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SRI LANKA — TEMPLES AND TORCHLIGHT PROCESSIONS

Story and photos by

The Chinese called it the Land without Sorrow. The Arabs called it Serendip. And the Hindu epic Ramayana referred to it as the Garden in the Sky. Years later, Mark Twain described it as "sumptuously tropical—a dream of fairyland and paradise."

Sri Lanka has a reputation of superlatives. It gained independence in 1948, but didn't change its name until 1972 from Ceylon to Sri Lanka (meaning Resplendent Island). And resplendent it is. Like an emerald pendant dangling from the tip of India, Sri Lanka measures only 435 by 225 kilometers — just a bit larger than Switzerland.

Single lotus blossom surrounded by circle of lotus blossoms near Aukana Buddha
Single lotus blossom surrounded by circle of lotus blossoms near Aukana Buddha
Photo © Barb & Ron Kroll

Culture and customs

Its rich 2,500-year-old culture lives on today in the customs and religions of the Sri Lankan people. While western influences have crept in, it is impossible not to be aware that the past is always present. As a result, this tiny country remains one of the few tourist destinations in the world that can still be described as exotic.

Where else but in Sri Lanka would you see a TV aerial swaying on top of a palm tree, an elephant towing a stalled car, or a medicine man performing a devil dance to cure an ailing villager?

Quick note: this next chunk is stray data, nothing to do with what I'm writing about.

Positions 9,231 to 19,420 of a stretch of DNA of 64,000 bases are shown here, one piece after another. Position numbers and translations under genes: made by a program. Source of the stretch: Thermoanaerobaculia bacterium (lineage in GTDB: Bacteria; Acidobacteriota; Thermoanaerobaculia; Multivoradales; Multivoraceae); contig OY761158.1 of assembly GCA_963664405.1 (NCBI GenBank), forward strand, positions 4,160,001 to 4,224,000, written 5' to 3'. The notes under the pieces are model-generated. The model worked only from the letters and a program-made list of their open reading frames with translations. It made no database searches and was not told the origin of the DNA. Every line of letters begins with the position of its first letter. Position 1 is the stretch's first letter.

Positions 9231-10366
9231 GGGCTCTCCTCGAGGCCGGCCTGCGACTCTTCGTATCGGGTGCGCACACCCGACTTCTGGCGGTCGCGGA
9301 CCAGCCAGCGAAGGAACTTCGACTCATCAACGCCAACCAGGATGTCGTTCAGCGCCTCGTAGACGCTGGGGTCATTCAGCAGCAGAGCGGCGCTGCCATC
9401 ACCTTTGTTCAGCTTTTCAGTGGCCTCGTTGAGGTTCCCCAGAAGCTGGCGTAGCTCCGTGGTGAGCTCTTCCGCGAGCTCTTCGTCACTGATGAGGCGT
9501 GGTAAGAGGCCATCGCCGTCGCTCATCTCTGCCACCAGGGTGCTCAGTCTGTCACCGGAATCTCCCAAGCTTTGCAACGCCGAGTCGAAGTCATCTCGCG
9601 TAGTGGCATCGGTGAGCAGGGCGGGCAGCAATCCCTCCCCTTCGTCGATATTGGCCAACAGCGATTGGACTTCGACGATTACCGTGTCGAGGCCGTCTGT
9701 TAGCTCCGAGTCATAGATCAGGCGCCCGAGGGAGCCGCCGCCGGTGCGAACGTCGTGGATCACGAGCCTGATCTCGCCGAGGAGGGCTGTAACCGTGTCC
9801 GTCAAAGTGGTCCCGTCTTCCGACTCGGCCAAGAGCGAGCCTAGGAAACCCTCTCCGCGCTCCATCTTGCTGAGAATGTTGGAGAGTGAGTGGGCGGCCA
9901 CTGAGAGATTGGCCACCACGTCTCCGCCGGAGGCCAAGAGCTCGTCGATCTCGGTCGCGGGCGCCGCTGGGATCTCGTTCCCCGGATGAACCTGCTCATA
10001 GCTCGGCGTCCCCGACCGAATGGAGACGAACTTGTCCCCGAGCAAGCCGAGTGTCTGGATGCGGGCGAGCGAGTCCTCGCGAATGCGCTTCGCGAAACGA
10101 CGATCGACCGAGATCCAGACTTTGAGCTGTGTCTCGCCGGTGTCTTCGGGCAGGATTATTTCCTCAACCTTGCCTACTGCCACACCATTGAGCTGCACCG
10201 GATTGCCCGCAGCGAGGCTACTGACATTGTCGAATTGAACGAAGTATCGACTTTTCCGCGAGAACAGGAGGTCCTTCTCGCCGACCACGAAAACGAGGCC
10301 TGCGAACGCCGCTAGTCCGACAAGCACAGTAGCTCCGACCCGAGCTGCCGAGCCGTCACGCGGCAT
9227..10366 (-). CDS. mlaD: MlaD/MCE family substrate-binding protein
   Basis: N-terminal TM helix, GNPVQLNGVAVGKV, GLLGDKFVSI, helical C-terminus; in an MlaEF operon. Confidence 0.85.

Astrology still plays an important role in the lives of the people. Horoscopes must be favorable before a marriage can be arranged. Important activities, such as building a house or starting school, must wait until an auspicious day is indicated by the stars.

Monks in saffron robes

Buddhism is indelibly stamped in Sri Lanka. The majority of the population is Buddhist (the remainder are Hindu, Moslem and Christian). Nowhere is this more evident than in the monuments and monasteries scattered throughout the island. Monks still carry begging bowls, from door to door, to collect rice and curry from the villagers.

Meditating Buddha at Stone Temple in Polonnaruwa
Meditating Buddha at Stone Temple
in Polonnaruwa
Photo © Barb & Ron Kroll

Anuradhapura, a 41-square-kilometer complex of dagabas (domed shrines), monasteries and water reservoirs, was Sri Lanka's capital over 2,000 years ago. At one time, 12,000 monks lived here. You must remove your shoes before entering the temples.

One of the first monasteries established in Sri Lanka was Mihintale, just 12 kilometers east of Anuradhapura. Thousands of pilgrims climb the 1,843 steps to the temple on Poson Poya (full-moon) day each June to celebrate the introduction of Buddhism to the island.

Enormous statues of Buddha

Ruins of the 11th- and 12th-century capital city of Polonnaruwa are half-buried in the jungle. A 25 acre citadel houses temples, a palace with baths, theatres and dance halls, as well as a troop of grey langur monkeys.

The most unforgettable sight, however, is the Gal Vihara, or Stone Temple, with its 14-meter reclining Buddha, a seven-meter standing Buddha and a 4.5-meter seated Buddha. They've been called the greatest Buddhist statues in Asia.

Weherahena Buddhist Temple, in Matara, is the largest in the country. A 39-meter-high statue of Buddha dominates the courtyard above an underground temple that defies superlatives. More than 20,000 paintings, depicting 550 stories of the life of Buddha line its innumerable corridors laid out like city streets.